I’ve got one more burst on this conversation about doubt and faith to follow up my last post. This all started with an article I recently read at Sojourners in which the author described his journey through and with doubt. I was encouraged to read how he has been able to find a place for doubt without abandoning faith.
I have this occasional “problem” of over-sympathizing with atheists. I will sometimes read atheist forums or will be especially interested in following conversation threads in which the most foundational beliefs I have are questioned in very astute ways. Perhaps I do this because at some point I also have critiqued almost every belief I was handed down. Faith is no cakewalk; this stuff is tough to wrestle with. I understand the struggle and I don’t think the answer is to fabricate a narrative about how atheists are out there waging a “war” on Christians. That kind of perspective on the conversation only results in loud talking and no listening (something it would be just as well to do in a room by yourself).
I view my tendency to critique as a good thing. The last thing I want is a naive faith, in which I mindlessly swallow whatever I’m told, especially when it’s someone’s interpretation of the Bible. That approach doesn’t work very well when discussing a document that is thousands of years old, written by many different authors in a wide range of contexts, and being interpreted by millions of different people, all with their own unique contexts.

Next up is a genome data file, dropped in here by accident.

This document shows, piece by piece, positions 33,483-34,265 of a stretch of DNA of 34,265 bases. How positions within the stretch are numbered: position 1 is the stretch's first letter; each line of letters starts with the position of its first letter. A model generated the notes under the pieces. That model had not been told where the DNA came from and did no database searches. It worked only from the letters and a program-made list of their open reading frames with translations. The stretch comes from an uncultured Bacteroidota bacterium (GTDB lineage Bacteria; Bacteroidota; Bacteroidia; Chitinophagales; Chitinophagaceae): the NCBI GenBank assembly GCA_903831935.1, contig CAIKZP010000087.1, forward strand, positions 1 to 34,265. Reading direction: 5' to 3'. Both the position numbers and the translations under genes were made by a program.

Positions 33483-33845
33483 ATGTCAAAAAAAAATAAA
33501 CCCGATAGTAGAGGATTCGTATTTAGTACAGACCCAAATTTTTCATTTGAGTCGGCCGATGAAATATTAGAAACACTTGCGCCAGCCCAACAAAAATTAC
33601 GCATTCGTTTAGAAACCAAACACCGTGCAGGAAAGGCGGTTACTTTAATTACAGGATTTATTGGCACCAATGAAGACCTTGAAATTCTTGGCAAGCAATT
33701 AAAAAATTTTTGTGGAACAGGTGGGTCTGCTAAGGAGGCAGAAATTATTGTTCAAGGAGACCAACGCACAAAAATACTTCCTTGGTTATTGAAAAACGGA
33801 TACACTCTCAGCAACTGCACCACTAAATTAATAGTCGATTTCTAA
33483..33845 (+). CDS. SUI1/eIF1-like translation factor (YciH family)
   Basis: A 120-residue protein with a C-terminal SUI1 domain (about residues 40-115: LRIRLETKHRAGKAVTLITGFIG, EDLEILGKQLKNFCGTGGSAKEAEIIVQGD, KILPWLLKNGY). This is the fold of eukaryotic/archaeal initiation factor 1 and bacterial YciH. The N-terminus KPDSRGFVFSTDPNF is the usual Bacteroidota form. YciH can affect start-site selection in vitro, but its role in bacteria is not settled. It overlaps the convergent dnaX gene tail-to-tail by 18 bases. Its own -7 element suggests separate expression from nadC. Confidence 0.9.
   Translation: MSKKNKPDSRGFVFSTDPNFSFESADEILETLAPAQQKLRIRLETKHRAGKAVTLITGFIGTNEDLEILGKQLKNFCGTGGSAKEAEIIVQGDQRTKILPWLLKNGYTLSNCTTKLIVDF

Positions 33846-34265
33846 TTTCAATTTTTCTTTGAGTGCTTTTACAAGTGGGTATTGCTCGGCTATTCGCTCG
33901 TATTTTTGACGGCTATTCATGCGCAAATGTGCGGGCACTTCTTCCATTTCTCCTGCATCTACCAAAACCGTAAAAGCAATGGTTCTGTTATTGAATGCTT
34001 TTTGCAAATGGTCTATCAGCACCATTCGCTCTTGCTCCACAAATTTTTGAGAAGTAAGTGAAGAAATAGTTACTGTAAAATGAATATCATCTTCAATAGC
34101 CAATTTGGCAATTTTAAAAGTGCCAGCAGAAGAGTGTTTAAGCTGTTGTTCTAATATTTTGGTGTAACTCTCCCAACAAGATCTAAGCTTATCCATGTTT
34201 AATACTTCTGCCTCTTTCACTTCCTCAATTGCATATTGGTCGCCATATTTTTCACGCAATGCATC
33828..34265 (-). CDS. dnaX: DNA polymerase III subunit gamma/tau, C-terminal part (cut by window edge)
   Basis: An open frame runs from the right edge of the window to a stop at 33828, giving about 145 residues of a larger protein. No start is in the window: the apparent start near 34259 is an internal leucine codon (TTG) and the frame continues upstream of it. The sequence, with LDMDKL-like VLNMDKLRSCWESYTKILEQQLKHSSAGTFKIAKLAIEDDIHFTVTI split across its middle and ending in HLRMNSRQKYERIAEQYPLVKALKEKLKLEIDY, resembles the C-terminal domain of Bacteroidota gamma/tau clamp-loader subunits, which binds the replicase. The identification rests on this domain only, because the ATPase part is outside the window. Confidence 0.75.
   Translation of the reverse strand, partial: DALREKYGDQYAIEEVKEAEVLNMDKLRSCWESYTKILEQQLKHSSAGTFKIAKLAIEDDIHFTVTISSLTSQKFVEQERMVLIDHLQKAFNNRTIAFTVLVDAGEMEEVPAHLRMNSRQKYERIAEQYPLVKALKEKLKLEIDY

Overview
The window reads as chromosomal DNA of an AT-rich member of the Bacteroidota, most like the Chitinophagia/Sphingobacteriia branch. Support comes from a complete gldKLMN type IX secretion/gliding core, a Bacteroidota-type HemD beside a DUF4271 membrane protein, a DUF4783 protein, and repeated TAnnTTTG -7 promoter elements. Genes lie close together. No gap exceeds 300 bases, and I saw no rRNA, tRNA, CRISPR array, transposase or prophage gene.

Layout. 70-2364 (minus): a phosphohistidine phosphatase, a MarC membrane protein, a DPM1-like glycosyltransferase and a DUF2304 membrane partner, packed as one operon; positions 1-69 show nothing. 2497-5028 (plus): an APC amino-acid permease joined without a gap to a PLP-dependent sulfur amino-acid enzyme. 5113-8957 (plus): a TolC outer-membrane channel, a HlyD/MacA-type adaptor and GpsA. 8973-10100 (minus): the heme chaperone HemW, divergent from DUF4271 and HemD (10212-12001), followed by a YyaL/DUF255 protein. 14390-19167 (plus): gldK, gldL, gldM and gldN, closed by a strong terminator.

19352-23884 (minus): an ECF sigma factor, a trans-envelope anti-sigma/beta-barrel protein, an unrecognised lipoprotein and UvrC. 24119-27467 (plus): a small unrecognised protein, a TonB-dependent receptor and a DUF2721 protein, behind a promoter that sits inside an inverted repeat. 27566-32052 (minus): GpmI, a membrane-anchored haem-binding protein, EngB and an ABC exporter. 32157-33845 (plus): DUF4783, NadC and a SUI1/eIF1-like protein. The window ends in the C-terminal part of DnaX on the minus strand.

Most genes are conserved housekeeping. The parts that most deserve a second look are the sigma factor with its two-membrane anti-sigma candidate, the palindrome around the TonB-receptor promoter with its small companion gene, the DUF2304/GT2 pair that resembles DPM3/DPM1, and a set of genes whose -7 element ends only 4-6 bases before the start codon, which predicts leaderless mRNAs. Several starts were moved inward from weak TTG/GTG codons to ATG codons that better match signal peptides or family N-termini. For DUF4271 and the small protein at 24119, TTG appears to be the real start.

However, I want to acknowledge that there are too many areas in which I’ve been left with a theological vacuum. I’ve critiqued and deconstructed, but have struggled to rebuild. I won’t go into all those areas here, but I’m still working to fill that void with something more than questions and doubt. This period of theological deconstruction has been ongoing for a while now and I’m ready to start building something.
I’ve got a few friends who are good to ask me what I’m doing to move forward, out of a cyclical pattern of doubt and criticism. Along with great conversations with friends via the internet or in person, I’m also reading Brian McLaren’s book, A New Kind of Christianity, as a guiding support for this rebuilding. It’s an excellent read, highlighting a lot of the foundational questions that we must wrestle with if we are to stay engaged through times of questioning our faith.
The hardest part of all this is to continue to engage, even with it becomes exhausting and I just want to sit back in my theological la-z-boy chair and think through something easy.
But as usual, the hard stuff is what the most rewarding life is made of.